Veterinary Technology Graduate is Fighting for a Cause Greater Than Herself
Lauren Heitke is an outstanding example of someone who forged a unique path utilizing their Veterinary Tech (VT) degree. Not only that, she did it while gaining a community and fighting for a cause greater than herself.
This ambitious Carrington graduate’s story starts in Sacramento, California, where Lauren grew up and graduated from high school in 2010. She was a self-described “not-so-great” student while pursuing a biology degree online from the University of Phoenix and wasn’t quite sure what she would do with her degree even though science and medicine interested her. Her dad is a doctor, so she grew up hearing a lot of medical jargon, but the thought of touching and treating other human beings was unappealing to her. Lauren eventually dropped out of school before graduating. Then, in 2015, she made an important change and committed to the vegan lifestyle.
Vegans have a compassionate view towards animals and believe that all animals deserve to live their lives free of cruelty, ideally in their natural environment. Vegans are very much against humans using animals to create food and consumer products.
In 2016, just a year after becoming vegan, Lauren started working as an Animal Caregiver at Animal Place, a 600-acre sanctuary for farmed animals in Grass Valley, California—just 143 miles northeast of San Francisco. Animal Place also is an animal rights organization committed to the tenets of veganism and expects its employees to be similarly committed. Lauren immediately met that requirement. She was also a great fit because of her experience with large animals due to growing up around horses.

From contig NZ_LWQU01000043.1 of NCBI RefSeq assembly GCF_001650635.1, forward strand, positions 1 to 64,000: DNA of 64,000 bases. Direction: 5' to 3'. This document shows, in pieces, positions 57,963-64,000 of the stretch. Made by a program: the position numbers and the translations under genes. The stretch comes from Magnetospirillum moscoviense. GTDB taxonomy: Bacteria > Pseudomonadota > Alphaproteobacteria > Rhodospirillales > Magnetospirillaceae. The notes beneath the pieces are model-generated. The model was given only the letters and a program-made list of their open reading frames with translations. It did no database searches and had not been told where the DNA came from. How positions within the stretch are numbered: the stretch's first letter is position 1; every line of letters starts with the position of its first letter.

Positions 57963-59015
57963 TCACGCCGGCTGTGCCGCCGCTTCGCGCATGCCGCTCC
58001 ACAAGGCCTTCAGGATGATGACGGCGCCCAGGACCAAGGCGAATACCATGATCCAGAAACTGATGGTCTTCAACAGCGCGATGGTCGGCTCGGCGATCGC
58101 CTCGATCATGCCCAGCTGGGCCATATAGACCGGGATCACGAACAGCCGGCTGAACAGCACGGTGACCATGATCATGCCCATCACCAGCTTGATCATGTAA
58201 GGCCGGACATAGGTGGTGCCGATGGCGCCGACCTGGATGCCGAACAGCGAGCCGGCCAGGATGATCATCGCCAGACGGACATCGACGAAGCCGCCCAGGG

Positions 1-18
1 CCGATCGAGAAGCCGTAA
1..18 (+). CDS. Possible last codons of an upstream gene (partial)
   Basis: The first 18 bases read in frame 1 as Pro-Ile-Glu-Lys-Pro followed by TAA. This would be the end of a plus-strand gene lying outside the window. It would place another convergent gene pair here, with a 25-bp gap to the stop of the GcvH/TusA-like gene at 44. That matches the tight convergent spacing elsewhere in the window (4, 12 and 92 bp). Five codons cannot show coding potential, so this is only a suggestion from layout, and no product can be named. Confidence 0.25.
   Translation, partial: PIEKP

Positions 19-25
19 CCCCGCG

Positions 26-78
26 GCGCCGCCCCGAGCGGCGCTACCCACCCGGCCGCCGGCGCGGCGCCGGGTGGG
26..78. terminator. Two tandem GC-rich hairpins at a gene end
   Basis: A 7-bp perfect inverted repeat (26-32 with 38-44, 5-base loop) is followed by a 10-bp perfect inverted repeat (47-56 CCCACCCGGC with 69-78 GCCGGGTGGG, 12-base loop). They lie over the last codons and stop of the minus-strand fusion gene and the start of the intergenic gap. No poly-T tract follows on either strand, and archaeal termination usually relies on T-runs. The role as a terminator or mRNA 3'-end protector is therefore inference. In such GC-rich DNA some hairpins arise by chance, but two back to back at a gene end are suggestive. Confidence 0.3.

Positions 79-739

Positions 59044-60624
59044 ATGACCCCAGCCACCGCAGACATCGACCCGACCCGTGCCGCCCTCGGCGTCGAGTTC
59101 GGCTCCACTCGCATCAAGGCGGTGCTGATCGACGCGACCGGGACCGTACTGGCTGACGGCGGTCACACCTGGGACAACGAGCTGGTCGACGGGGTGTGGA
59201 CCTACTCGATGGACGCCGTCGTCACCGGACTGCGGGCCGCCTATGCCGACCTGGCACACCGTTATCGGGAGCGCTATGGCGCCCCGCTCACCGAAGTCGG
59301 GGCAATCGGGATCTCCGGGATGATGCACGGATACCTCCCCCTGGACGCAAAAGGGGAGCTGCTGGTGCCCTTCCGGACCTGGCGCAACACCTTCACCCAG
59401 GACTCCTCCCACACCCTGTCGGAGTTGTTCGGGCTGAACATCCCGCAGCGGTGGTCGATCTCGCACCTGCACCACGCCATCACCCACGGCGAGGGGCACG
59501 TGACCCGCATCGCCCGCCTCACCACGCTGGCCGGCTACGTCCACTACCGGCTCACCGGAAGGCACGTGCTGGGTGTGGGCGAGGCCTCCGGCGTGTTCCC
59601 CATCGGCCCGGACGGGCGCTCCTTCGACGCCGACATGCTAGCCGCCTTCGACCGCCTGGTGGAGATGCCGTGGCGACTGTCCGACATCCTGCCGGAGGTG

Ned Buyukmihci, a veterinary ophthalmologist and professor at UC Davis, and Kim Sturla, an employee of a local dog and cat humane society, founded Animal Place in 1988. It started as a 60-acre volunteer-run sanctuary in Vacaville, CA. Today Animal Place is nationally-renowned as “a model sanctuary with two facilities (600-acres in Grass Valley, and the 12-acre Rescue & Adoption Center in Petaluma), 14 employees, a cadre of volunteers and interns, and tens of thousands of supporters,” according to the sanctuary’s website. What is exciting is they just hired Lauren to be their Animal Care and Property Manager at their new Petaluma facility. Petaluma is 37 miles north of San Francisco.